Question What's eating my produce/plants?

Discussion in 'Fruit & Vegetable Growing' started by Ash, Apr 12, 2018.

  1. Ash

    Ash Valued Member Premium Member

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    I can't seem to win. I grow some great stuff in the soil I'm on, but everything gets eaten before I can get to it. The capsicums, eaten until there's just the seeds left.
    The pumpkins, eaten, almost whole.
    Even the leaves on my stone fruit trees are getting chomped.
    I cannot tell what would have the appetite for these things.
    We do live near a small reserve and a golf course where I see some hares hopping through.
    What to do? I don't have the resources for a greenhouse, is there anything else I can do to protect the remaining pumpkins I've got growing?

    IMG_8321.JPG IMG_8322.JPG

    And no amount of pesticide has worked for this poor tree. What do I do?
    IMG_8324.JPG
     
  2. AndrewB

    AndrewB Well-Known Member Premium Member GOLD

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    Rats maybe? the bite marks on that pumpkin look like a rodent. You could makes some little metal cages out of small steel mesh for the pumpkins you have left. Or flip over a hanging basket frame if you find one with small enough holes to keep critters out.

    Not sure on the leaves though, it may be unrelated. Head outside after dark & see if there are any bugs on the tree having a munch. Using pesticide could make it worse, as it kills both good & bad bugs, meaning there are no predators around.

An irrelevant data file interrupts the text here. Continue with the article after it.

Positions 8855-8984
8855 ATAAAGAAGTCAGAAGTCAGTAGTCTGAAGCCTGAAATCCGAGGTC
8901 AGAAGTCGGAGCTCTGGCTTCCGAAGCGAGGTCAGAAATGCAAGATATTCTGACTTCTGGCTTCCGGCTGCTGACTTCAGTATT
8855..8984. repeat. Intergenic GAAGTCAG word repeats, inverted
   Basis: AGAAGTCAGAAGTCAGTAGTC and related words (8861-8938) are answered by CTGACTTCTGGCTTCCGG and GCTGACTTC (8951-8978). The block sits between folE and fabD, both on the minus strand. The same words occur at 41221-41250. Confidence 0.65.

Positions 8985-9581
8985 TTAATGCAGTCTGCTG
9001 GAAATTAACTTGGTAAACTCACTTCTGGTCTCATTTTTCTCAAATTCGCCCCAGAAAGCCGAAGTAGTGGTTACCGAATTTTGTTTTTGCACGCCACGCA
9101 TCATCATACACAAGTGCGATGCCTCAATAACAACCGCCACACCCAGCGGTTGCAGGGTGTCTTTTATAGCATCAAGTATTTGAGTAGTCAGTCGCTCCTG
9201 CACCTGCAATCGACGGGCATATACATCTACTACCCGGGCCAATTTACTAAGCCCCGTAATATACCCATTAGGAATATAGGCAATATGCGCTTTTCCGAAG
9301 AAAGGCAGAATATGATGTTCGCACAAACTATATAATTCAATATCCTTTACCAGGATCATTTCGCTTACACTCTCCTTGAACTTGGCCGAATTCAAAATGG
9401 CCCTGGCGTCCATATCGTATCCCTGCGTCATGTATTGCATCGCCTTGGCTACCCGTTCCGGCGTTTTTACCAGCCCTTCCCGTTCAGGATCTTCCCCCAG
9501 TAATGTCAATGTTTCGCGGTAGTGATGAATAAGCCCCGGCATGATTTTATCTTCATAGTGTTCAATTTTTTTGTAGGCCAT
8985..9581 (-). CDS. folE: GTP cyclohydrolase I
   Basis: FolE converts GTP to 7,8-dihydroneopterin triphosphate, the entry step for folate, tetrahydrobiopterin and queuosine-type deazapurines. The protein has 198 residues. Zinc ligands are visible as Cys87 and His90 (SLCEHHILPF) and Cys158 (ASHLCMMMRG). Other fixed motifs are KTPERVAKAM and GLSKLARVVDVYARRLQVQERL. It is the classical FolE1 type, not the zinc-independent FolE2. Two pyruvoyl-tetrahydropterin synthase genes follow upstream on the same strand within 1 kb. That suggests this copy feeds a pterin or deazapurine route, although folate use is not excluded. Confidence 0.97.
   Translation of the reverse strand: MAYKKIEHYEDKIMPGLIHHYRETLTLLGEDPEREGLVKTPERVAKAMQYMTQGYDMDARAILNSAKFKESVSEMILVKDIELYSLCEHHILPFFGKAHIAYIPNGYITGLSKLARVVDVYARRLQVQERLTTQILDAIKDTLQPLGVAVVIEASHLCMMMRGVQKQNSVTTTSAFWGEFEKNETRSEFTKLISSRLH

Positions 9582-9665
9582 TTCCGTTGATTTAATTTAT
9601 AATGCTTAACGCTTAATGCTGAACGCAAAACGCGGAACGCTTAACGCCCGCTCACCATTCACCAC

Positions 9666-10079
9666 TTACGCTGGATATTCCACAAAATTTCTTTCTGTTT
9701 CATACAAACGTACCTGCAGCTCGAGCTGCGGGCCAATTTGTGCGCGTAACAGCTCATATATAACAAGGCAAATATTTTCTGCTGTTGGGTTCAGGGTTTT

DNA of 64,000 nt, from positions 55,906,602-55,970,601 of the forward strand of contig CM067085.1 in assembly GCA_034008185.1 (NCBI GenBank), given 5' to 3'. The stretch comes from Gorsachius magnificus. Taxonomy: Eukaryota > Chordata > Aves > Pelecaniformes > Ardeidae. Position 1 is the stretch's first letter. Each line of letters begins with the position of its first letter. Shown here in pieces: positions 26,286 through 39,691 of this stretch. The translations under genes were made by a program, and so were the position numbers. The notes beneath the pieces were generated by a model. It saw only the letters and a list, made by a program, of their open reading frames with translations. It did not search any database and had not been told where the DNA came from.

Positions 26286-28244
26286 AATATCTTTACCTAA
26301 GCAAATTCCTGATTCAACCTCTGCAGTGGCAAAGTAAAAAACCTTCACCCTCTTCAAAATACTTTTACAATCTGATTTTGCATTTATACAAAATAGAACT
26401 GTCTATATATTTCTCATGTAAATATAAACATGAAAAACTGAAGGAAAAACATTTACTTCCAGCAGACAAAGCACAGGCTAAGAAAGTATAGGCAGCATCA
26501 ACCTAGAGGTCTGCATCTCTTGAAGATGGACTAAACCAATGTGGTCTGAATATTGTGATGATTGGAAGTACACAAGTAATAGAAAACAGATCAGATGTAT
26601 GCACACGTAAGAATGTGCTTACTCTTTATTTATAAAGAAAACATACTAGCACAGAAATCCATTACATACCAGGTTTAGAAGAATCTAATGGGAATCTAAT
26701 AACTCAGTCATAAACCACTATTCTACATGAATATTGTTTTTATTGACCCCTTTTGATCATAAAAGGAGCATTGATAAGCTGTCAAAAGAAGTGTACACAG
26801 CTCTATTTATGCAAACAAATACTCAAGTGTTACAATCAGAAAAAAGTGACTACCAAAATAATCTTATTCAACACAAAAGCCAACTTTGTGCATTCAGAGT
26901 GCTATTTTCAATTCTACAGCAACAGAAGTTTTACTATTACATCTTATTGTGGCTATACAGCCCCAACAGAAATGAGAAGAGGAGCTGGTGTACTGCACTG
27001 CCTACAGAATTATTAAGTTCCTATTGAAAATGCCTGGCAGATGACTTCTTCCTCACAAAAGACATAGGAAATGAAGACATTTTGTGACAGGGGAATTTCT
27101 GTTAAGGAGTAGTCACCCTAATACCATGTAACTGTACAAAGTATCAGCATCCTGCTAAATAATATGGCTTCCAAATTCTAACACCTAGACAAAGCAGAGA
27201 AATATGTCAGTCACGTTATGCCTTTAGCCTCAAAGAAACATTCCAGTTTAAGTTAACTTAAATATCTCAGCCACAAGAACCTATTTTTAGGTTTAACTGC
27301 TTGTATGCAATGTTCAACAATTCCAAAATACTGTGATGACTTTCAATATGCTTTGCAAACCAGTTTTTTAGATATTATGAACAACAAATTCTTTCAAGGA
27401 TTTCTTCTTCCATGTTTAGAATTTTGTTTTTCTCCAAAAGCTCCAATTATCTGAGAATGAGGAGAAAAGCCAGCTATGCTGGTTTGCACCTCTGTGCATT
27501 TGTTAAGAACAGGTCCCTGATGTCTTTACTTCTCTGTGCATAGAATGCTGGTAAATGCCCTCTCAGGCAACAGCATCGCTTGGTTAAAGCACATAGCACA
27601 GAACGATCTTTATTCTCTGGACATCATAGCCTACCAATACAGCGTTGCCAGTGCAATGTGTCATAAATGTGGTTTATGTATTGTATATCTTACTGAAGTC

Once the pesticide wears off, a couple of caterpillars can do a lot of damage in one night.
     
  3. DarrenP

    DarrenP Well-Known Member Premium Member GOLD

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    Rats, rabbits, or possums?
     
  4. ClissAT

    ClissAT Valued Member Premium Member GOLD

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    Oh dear Ash, the critters are having a field day/night at your place!

    From the size of the bites & teeth marks I would say the pumpkin is being eaten by either a hare or possum, both of which love pretty much all fruit that we might like to grow for them.
    No animal (other than caterpillars) will eat the seeds of the capsicum because they are hot which is an indicator to a natural repellent you might like to try but only works when no rain, fog or overhead watering is occurring.

    Regarding the tree. Is it an apple? Your post says it or another in that region is stone fruit. Seems like it/they might not be getting enough light there next to the fence so only the top leaves survive. It/they seem leggy. However again possums love flowers, leaves & young fruit of most fruit trees & passionfruit. They will also treat the trees & vines as a highway.

    However, I also see your place is enclosed by tall fences so it is probably possums because hares might have trouble getting under/past the fences unless they are coming up the side of your house from the street. Possums will go along the top of the fence. It is basically impossible to keep possums out short of making wire enclosures as a barrier against them.

    This is how they thank us for growing a full larder for them!

    Again chilli spray can help but needs to be reapplied after rain or even heavy overnight & morning fogs.

    AndrewB has the right idea regarding a barrier for ripening fruit. Old wire netting can be repurposed to make small individual cages for fruit on the ground or even hanging, so long as the fruit stem can tolerate the extra weight.
    If you were closer to me I could drop off about 30m of old wire netting & chicken wire laced with hi-tensile plain wire (good for making little hoops) today or next week as I am pulling down old fences & will be travelling through northern Bris next week.